Methods: A randomized, controlled study performed at a general ICU. Adult patients were enrolled who were ventilated for more than 24 hours. Tracheostomies patients, those with neurological conditions, and a Glasgow coma scales lower than 10 were excluded. Patients were randomized to either the control or Smart Care group. All patients were ventilated with a Drager Evita XL (Drager Medical, Lubeck, Germany) ventilator with SmartCare/PS software version 1.1 available for use immediately prior to randomization. The Control group consisted of a daily weaning screen and SBT with pressure support ventilation. If patients tolerated SBT, they were extubated. Smart Care group patients were also submitted to a daily weaning screen, after which they were ventilated with the SmartCare/PS mode. MV and weaning time, maximum inspiratory pressure (MIP), maximum expiratory pressure (MEP), vital capacity (VC), respiratory frequency to tidal volume ration (f/Vt), use of non-invasive ventilation (NIV) post extubation, and re-intubation rate we evaluated.

Study Type  ICMJE Interventional
Study Phase  ICMJE Phase 4
Study Design  ICMJE Allocation: Randomized
Intervention Model: Parallel Assignment
Masking: None (Open Label)
Primary Purpose: Treatment
Condition  ICMJE Weaning Failure
Intervention  ICMJE
  • Device: SmartCare
    Ventilator with a SmartCare module that is capable of performing a computer-driven weaning trial taking into account patients lung mechanics and exaled CO2.
  • Other: Conventional weaning protocol
    A conventional weaning protocol performed by physiotherapist with a daily weaning screen and a spontaneous breathing trial
Study Arms  ICMJE
  • Experimental: SmartCare
    A computer driven weaning ventilator, using closed-loop ventilation, taking into account patients lung mechanics and exhaled CO2.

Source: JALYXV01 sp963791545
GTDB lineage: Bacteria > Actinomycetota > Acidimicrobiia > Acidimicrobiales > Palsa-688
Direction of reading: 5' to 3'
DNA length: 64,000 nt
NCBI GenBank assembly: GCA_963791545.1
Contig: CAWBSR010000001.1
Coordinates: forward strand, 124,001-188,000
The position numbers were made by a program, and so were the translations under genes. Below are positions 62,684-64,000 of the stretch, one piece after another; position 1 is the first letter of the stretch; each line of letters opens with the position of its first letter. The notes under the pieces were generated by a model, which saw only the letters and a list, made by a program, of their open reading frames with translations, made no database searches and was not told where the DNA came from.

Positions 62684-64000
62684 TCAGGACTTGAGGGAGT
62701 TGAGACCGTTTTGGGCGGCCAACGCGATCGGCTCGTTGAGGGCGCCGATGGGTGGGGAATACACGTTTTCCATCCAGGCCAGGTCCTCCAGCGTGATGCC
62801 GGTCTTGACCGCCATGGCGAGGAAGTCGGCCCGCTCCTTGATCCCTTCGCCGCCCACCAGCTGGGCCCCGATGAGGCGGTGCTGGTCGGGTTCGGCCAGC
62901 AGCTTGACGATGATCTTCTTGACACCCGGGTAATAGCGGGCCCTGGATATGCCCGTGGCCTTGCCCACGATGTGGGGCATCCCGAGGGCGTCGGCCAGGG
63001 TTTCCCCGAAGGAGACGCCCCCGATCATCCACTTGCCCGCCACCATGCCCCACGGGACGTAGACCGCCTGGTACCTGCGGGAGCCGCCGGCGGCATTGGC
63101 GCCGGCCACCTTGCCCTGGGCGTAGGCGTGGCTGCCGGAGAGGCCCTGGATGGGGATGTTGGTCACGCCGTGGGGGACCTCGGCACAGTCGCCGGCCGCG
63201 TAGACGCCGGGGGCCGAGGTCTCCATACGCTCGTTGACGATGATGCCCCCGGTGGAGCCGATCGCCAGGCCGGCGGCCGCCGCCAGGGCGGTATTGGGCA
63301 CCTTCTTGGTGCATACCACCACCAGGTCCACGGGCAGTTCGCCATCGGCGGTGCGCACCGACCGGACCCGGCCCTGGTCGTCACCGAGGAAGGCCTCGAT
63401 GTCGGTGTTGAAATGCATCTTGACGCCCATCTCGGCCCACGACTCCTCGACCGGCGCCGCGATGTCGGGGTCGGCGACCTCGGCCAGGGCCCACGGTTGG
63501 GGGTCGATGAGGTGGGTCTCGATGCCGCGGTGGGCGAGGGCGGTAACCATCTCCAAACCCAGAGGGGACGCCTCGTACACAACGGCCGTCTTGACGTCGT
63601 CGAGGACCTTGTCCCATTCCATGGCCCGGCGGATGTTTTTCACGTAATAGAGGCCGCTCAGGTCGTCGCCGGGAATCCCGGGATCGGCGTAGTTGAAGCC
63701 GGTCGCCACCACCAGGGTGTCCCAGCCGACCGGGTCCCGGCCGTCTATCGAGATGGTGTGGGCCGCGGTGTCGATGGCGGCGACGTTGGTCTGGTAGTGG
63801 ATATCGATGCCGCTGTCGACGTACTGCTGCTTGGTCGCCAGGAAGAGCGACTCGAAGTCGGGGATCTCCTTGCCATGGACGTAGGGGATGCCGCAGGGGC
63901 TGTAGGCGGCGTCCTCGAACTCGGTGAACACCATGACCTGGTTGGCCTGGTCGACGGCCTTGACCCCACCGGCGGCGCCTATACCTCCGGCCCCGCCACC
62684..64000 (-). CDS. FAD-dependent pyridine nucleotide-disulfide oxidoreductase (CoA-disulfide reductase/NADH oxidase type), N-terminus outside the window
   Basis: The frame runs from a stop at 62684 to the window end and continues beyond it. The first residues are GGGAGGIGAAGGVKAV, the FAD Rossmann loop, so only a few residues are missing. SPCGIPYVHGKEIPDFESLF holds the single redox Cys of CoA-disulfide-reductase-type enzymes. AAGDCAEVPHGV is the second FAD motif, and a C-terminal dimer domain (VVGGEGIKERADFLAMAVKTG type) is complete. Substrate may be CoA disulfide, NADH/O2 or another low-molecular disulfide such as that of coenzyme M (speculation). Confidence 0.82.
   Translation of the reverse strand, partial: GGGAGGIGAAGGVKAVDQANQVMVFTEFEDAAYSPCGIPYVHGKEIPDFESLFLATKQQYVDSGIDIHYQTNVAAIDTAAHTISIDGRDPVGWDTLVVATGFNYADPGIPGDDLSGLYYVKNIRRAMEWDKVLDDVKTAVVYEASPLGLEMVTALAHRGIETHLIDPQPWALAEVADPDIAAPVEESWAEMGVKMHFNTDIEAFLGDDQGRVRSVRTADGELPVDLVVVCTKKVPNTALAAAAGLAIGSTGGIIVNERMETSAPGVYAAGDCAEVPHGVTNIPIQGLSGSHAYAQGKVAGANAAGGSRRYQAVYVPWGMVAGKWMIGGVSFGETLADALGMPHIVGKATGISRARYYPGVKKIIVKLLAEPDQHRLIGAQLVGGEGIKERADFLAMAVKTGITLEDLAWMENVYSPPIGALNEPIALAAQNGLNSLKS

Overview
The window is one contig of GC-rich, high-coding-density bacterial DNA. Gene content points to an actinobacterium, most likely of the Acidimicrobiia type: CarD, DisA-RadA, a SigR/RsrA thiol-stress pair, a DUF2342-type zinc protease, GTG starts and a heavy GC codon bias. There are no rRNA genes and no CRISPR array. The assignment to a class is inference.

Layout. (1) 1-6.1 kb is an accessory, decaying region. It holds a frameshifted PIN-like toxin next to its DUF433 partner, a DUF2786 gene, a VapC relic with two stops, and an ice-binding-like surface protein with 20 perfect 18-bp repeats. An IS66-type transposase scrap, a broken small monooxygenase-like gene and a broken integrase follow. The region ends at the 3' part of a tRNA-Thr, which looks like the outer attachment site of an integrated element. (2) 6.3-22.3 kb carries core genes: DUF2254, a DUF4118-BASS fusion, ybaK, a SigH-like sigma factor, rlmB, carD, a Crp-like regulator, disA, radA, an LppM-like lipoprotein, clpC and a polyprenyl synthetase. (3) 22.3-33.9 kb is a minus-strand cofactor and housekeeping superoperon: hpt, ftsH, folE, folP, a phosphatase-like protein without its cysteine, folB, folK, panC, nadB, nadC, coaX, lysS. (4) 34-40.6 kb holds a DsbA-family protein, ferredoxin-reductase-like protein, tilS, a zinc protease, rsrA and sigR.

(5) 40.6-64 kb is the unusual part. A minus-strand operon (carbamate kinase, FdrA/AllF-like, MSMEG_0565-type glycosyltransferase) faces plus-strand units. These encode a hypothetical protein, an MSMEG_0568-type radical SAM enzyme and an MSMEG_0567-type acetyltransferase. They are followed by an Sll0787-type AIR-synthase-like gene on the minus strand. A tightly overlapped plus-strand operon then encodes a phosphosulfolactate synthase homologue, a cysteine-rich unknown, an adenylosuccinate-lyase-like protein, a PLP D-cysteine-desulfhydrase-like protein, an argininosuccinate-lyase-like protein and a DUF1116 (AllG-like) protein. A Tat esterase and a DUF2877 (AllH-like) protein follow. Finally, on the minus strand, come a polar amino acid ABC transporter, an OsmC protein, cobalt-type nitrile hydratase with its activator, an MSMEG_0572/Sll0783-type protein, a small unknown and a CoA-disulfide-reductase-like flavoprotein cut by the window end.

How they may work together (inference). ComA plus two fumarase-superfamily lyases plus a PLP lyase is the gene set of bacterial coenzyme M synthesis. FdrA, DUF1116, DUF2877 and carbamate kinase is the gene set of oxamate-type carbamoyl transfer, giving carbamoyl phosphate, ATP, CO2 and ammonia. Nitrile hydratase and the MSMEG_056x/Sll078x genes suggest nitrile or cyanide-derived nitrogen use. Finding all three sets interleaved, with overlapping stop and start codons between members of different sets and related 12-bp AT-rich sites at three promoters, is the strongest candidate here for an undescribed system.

Intervention: Device: SmartCare
  • Active Comparator: Conventional weaning protocol
    A conventional weaning protocol consisting of a daily weaning screen, which is performed by physiotherapist. All patients who are mechanically ventilated for more than 24 hours are given a spontaneous breathing trial.
    Intervention: Other: Conventional weaning protocol
Publications * Taniguchi C, Victor ES, Pieri T, Henn R, Santana C, Giovanetti E, Saghabi C, Timenetsky K, Caserta Eid R, Silva E, Matos GF, Schettino GP, Barbas CS. Smart Care™ versus respiratory physiotherapy-driven manual weaning for critically ill adult patients: a randomized controlled trial. Crit Care. 2015 Jun 11;19:246. doi: 10.1186/s13054-015-0978-6.

*   Includes publications given by the data provider as well as publications identified by ClinicalTrials.gov Identifier (NCT Number) in Medline.
 
Recruitment Information
Recruitment Status  ICMJE Completed
Actual Enrollment  ICMJE
 (submitted: April 22, 2014)
70
Original Actual Enrollment  ICMJE Same as current
Actual Study Completion Date  ICMJE May 2012
Actual Primary Completion Date April 2012   (Final data collection date for primary outcome measure)
Eligibility Criteria  ICMJE

Inclusion Criteria:

  • Recovery from the causes that had led to mechanical ventilation
  • Capacity to initiate a spontaneous breathing effort
  • Spontaneous eye opening and responsiveness even with low doses of sedation
  • Oxygen inspired fraction lower than 50% with oxygen pulse oximeter higher than 95%
  • Positive end-expiratory pressure under 10 cmH2O
  • Hemodynamic stability
  • Vasopressor drugs lower than 0.05mcg/ml/kg

Exclusion Criteria:

  • Tracheotomized patients
  • Neurological sequels with a poor prognostic (post cardiorespiratory arrest or central neurological injury)
  • Glasgow scale lower than 10
Sex/Gender  ICMJE
Sexes Eligible for Study: All
Ages  ICMJE 18 Years and older   (Adult, Older Adult)
Accepts Healthy Volunteers  ICMJE No
Contacts  ICMJE Contact information is only displayed when the study is recruiting subjects
Listed Location Countries  ICMJE Brazil
Removed Location Countries  
 
Administrative Information
NCT Number  ICMJE NCT02122016
Other Study ID Numbers  ICMJE SmartCare\HIAE11
Has Data Monitoring Committee No
U.S. FDA-regulated Product Not Provided
IPD Sharing Statement  ICMJE Not Provided
Responsible Party Corinne Taniguchi, Hospital Israelita Albert Einstein
Study Sponsor  ICMJE Hospital Israelita Albert Einstein
Collaborators  ICMJE Not Provided
Investigators  ICMJE
Principal Investigator: Corinne Taniguchi, PhD Hospital Israelita Albert Einstein
PRS Account Hospital Israelita Albert Einstein
Verification Date April 2014

ICMJE     Data element required by the International Committee of Medical Journal Editors and the World Health Organization ICTRP